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The impact of education on unemployment incidence and re-employment success: Evidence from the U.S. labour market

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  • Riddell, W. Craig
  • Song, Xueda

Abstract

This study investigates the causal effects of education on individuals' transitions between employment and unemployment, with particular focus on the extent to which education improves re-employment outcomes among unemployed workers. Given that positive correlations between education and labour force transitions are likely to be confounded by the endogeneity of education, we make use of data on compulsory schooling laws and child labour laws as well as conscription risk in the Vietnam War period to create instrumental variables to identify the causal relationships. Results indicate that education significantly increases re-employment rates of the unemployed. Particularly large impacts are found in the neighborhoods of 12 and 16Â years of schooling. Evidence on the impact of formal schooling on unemployment incidence is mixed.

Suggested Citation

  • Riddell, W. Craig & Song, Xueda, 2011. "The impact of education on unemployment incidence and re-employment success: Evidence from the U.S. labour market," Labour Economics, Elsevier, vol. 18(4), pages 453-463, August.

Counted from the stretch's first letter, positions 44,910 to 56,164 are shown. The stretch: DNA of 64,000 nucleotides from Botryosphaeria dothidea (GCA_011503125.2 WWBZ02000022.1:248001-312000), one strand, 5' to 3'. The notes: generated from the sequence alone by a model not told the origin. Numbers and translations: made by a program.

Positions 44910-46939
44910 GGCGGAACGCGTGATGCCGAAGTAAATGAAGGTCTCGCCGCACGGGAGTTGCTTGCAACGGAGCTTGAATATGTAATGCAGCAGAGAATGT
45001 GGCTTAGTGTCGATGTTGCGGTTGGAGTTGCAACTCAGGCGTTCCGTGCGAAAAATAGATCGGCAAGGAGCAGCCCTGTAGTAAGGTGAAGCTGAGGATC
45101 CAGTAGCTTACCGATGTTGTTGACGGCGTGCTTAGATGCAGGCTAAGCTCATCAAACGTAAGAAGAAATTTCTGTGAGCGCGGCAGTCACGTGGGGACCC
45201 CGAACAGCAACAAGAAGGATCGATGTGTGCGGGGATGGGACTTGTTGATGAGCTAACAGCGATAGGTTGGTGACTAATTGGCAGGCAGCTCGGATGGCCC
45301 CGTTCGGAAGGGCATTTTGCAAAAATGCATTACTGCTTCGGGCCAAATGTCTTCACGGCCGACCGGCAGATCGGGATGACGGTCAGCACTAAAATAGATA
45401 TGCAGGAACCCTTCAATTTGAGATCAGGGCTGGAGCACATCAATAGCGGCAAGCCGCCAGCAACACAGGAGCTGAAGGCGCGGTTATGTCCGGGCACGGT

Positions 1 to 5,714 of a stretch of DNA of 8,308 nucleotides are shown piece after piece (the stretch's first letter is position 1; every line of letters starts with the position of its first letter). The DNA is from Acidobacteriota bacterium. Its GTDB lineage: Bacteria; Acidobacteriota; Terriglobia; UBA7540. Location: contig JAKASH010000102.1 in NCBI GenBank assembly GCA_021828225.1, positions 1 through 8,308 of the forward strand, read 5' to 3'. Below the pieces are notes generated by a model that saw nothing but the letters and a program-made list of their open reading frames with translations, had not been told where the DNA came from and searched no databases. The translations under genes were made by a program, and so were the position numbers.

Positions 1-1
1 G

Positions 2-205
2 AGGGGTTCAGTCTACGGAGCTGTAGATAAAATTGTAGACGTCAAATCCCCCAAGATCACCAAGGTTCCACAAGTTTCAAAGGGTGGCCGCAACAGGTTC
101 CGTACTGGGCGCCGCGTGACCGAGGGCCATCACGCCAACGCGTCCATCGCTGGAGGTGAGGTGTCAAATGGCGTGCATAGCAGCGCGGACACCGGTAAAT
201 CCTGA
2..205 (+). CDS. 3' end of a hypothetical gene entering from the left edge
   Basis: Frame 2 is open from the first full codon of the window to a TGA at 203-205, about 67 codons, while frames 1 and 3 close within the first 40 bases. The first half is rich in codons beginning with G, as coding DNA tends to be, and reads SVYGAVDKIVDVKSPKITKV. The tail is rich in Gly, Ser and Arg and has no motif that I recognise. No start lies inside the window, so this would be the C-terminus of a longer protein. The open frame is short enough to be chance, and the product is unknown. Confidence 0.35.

• Handle: RePEc:eee:labeco:v:18:y:2011:i:4:p:453-463
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    More about this item

    Keywords

    Education Labour market transitions Unemployment Causal effects Compulsory schooling laws Child labour laws Vietnam War draft;

    JEL classification:

    • I20 - Health, Education, and Welfare - - Education - - - General
    • J64 - Labor and Demographic Economics - - Mobility, Unemployment, Vacancies, and Immigrant Workers - - - Unemployment: Models, Duration, Incidence, and Job Search

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